Whichever way we calculated, we arrived at the conclusion that the merger would have a negative impact on the value of the share and that it would benefit the company’s management more than its shareholders. Holding onto Quadra shares would have been overly speculative, so we decided to sell them. There are other and better opportunities to invest the money which that made available.

Pegas shares represent our only Czech title. We did not have the luckiest of hands when we first bought them. In retrospect, we started buying Pegas too high. While we significantly lowered the average purchase price when Pegas was priced low during last year’s crisis, we nevertheless had only our original investment returned to us at the current price of CZK 450. Although Pegas is a high-quality company, it operates in a sector which is in itself a cause for falling margins over the long term. Hence, we significantly cut our stake in Pegas, preferring to invest the money elsewhere.
When we sell shares such as Quadra or Pegas, we do not necessarily think their share prices will fall. We sell them because the disparity between their price and value is reduced to such an extent that, in our eyes, it no longer justifies holding them. The money we receive from the sale is gradually invested elsewhere, into shares with a greater disparity between their price and value.

One of the companies we invested into was Johnson & Johnson. In the Czech Republic, their products are to be found in most homes, and especially their consumer health care products, such as over-the-counter drugs, child-care, skin-care and sanitary protection products. J&J also produces pharmaceuticals, as well as medical and diagnostic instruments and devices. It stands among the most respected and highest quality companies in the world. As mentioned above, it currently is considered a better debtor than is the US government. We had been hoping to invest in the company since the creation of our fund. J&J shares had always been too expensive, but in the end we lived to see attractive prices. It is interesting that today the shares cost about as much as they did in 2001, while the earnings per share are 2.5 times higher.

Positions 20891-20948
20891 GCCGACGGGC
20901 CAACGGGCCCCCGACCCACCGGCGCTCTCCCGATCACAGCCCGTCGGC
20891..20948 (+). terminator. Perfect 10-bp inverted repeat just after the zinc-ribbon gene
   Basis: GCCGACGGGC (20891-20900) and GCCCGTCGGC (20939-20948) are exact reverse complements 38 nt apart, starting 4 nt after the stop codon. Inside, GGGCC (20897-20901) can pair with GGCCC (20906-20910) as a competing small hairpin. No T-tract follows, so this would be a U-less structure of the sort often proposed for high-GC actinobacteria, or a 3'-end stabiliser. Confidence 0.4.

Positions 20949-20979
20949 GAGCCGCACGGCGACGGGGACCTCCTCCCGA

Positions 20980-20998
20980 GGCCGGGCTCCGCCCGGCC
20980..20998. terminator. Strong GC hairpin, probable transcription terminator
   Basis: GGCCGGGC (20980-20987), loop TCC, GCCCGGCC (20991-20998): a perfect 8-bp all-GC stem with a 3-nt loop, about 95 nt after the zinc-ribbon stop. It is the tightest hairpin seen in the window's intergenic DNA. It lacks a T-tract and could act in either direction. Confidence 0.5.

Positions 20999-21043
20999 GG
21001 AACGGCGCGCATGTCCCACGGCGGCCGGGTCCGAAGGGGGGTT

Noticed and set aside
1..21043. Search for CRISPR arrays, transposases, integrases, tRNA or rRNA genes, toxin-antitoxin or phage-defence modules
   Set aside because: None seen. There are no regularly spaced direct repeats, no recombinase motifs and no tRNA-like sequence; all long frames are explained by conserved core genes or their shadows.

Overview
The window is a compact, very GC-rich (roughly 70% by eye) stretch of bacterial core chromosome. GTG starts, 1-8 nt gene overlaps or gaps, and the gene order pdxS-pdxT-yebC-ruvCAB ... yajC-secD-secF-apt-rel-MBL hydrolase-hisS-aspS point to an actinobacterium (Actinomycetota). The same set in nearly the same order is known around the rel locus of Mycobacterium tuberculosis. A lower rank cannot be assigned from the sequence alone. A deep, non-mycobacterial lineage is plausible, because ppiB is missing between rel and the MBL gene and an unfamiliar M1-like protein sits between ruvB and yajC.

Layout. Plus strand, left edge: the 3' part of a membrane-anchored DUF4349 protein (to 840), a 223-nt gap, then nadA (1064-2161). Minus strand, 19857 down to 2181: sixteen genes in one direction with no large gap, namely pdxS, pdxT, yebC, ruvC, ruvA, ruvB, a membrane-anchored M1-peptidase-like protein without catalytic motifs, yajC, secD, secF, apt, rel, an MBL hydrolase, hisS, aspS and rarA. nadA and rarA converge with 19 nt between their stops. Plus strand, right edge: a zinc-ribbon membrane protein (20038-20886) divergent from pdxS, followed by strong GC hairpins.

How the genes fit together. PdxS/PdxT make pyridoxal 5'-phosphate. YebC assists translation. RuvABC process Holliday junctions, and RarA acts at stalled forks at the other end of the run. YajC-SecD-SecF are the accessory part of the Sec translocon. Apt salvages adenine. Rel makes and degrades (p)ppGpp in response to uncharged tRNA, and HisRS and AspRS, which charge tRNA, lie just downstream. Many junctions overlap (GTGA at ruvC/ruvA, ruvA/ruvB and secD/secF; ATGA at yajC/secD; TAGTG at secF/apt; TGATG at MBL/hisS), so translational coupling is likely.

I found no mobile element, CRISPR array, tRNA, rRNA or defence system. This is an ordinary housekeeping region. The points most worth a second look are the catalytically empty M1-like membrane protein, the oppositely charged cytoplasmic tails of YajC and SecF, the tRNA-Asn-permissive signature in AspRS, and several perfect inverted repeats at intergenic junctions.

To a certain extent, the purchase of Johnson & Johnson shares symbolizes the development of our portfolio as a whole. Considering the uncertainties over economic and political development in the coming years, and also on the basis of our own analyses, we are of the opinion that the relative winners from this whole situation will be companies which dominate their fields, are strongly positioned in international markets, and have financial strength thanks to little debt and robust cash flow. Paradoxically, the shares of many such companies were sidelined during the market’s strong growth in the last year and they offer a combination of very attractive returns and low risk. It is here that we are directing a large part of our buying.

This does not mean that we are investing in shares offering low returns. When we bought the J&J shares, we estimated its returns to be more than 17% annually over the next several years. This is about as much as we expect from our portfolio overall.

7 April 2010, Vltava Fund